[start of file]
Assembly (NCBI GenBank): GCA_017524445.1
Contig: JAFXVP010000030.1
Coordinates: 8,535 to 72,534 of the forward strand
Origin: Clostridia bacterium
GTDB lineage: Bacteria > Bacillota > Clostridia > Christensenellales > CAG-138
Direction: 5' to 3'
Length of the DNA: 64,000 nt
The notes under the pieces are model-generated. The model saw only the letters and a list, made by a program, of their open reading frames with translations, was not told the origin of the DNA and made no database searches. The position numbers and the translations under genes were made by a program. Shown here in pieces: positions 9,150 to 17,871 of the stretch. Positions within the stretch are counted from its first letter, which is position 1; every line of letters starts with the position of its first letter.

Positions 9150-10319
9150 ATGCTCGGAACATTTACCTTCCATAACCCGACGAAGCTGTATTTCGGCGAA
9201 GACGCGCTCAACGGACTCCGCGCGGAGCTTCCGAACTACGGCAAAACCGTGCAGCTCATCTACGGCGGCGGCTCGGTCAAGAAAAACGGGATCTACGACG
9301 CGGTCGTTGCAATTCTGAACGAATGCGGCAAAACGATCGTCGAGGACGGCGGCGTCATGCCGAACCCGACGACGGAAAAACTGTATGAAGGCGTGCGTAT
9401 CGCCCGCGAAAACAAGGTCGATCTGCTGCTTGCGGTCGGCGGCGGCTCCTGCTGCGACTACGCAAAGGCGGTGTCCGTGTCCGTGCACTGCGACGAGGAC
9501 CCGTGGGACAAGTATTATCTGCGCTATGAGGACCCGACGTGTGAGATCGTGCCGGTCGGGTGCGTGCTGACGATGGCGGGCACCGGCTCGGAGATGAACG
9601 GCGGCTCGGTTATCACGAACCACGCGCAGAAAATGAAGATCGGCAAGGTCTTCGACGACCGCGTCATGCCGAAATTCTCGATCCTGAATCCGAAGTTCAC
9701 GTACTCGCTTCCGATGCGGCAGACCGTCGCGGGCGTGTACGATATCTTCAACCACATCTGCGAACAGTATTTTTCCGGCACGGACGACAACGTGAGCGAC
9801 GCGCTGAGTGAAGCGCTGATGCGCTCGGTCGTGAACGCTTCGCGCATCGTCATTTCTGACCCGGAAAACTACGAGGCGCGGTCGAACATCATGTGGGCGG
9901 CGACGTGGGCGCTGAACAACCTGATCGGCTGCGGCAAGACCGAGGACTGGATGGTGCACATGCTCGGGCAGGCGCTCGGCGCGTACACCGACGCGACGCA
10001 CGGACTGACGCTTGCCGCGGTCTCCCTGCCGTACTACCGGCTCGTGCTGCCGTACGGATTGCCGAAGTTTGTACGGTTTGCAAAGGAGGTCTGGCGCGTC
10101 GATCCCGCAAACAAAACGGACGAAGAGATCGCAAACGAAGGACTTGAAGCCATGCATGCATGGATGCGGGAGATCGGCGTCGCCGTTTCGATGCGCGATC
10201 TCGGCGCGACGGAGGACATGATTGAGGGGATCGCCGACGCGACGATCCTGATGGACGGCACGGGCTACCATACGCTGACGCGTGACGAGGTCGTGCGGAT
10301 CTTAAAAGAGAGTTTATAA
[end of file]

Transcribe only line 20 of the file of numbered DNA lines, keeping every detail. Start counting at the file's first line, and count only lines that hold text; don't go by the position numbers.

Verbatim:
10101 GATCCCGCAAACAAAACGGACGAAGAGATCGCAAACGAAGGACTTGAAGCCATGCATGCATGGATGCGGGAGATCGGCGTCGCCGTTTCGATGCGCGATC